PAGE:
PHOENIX (AP) – Prosecutors are still pursuing the death penalty against a Mexican immigrant charged with murder in the 2015 killing of a convenience store clerk in metro Phoenix during a robbery, even though a judge has twice dismissed the state’s bid to seek his execution because he has been deemed intellectually disabled.
Maricopa County Attorney Allister Adel’s office has asked the Arizona Court of Appeals to reverse a Dec. 17 lower-court ruling that threw out the state’s intent to seek the death penalty against Apolinar Altamirano and concluded Altamirano’s intellectual deficits affected his ability to meet the standard of personal independence and social responsibility for a person of his age and cultural background.
Altamirano is accused of fatally shooting Grant Ronnebeck, a 21-year-old clerk at a Mesa convenience store, after Ronnebeck insisted that Altamirano pay for a pack of cigarettes. Authorities say Altamirano stepped over Ronnebeck to get several packs of cigarettes before leaving the store.
He has already been sentenced to six years in prison for earlier guilty pleas in the case to misconduct involving weapons.
Altamirano has pleaded not guilty to murder, robbery and other charges in Ronnebeck’s death. Altamirano has already been sentenced to six years in prison for earlier guilty pleas in the case and misconduct involving weapons.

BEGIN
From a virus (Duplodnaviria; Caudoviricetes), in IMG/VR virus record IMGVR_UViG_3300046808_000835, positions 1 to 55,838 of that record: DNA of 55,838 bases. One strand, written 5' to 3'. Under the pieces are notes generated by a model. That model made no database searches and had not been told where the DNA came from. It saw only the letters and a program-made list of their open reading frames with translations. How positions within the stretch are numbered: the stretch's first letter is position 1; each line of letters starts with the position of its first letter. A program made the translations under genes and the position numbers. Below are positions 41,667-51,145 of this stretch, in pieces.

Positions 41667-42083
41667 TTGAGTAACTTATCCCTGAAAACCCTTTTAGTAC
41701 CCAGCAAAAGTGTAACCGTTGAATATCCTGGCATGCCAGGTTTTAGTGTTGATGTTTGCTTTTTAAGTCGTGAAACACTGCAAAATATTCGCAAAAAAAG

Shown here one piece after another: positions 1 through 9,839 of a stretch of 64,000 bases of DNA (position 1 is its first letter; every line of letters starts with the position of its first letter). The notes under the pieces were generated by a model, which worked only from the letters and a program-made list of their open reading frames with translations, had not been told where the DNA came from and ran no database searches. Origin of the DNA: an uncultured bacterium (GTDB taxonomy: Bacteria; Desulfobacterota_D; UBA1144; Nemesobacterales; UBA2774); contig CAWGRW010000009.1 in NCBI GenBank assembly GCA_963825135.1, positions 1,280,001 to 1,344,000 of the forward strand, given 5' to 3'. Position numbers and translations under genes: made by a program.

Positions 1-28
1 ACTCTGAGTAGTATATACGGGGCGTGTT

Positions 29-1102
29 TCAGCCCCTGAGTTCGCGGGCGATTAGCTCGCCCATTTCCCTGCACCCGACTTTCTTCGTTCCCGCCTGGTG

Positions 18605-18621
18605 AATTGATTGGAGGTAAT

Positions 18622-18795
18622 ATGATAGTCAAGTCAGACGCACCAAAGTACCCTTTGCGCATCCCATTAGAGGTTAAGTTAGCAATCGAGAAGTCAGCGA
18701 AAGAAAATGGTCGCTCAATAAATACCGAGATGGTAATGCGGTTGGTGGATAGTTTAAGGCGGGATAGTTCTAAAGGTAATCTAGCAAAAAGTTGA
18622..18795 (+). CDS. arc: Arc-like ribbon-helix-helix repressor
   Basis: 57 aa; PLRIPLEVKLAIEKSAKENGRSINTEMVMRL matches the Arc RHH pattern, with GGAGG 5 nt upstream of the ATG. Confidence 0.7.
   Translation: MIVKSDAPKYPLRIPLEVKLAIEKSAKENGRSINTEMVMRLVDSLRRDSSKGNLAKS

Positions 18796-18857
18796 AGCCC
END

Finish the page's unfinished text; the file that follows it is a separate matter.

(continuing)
Altamirano is a citizen of Mexico who has lived in the U.S. without authorization for about 20 years. He has been deported and returned to the U.S. in the past. President Donald Trump has repeatedly cited Altamirano’s case as an example of crimes committed by immigrants who are in the U.S. illegally against American citizens.
Maricopa County Judge Michael Kemp first dismissed the effort to seek the death penalty in 2019 after concluding that Altamirano was intellectually disabled. The U.S. Supreme Court in 2002 barred the execution of intellectually disabled people.
Last summer, the Arizona Supreme Court reversed Kemp’s decision, ruling the lower-court judge had correctly considered the strengths and weaknesses of Altamirano’s life skills, but failed to assess his ability to meet society’s expectations of him and sent the issue back to Kemp to consider.
Nearly a month ago, Kemp dismissed the state’s death penalty bid again, finding that Altamirano’s intellectual deficits affected his ability to meet the standard of personal independence and social responsibility for a person of his age and cultural background.
Prosecutors have since asked the state Supreme Court to again reverse the dismissal of the death penalty effort in Altamirano’s case. “If any deficit exists, Altamirano has clearly adapted his behavior to be able to function with the personal independence and social responsibility expected of him,” prosecutor Amanda Parker wrote.
Altamirano’s attorneys told the Court of Appeals in a filing late last week that Kemp’s findings on Altamirano’s ability to meet society’s expectations were supported by evidence, saying “the state utterly fails to identify any abuse of discretion.”
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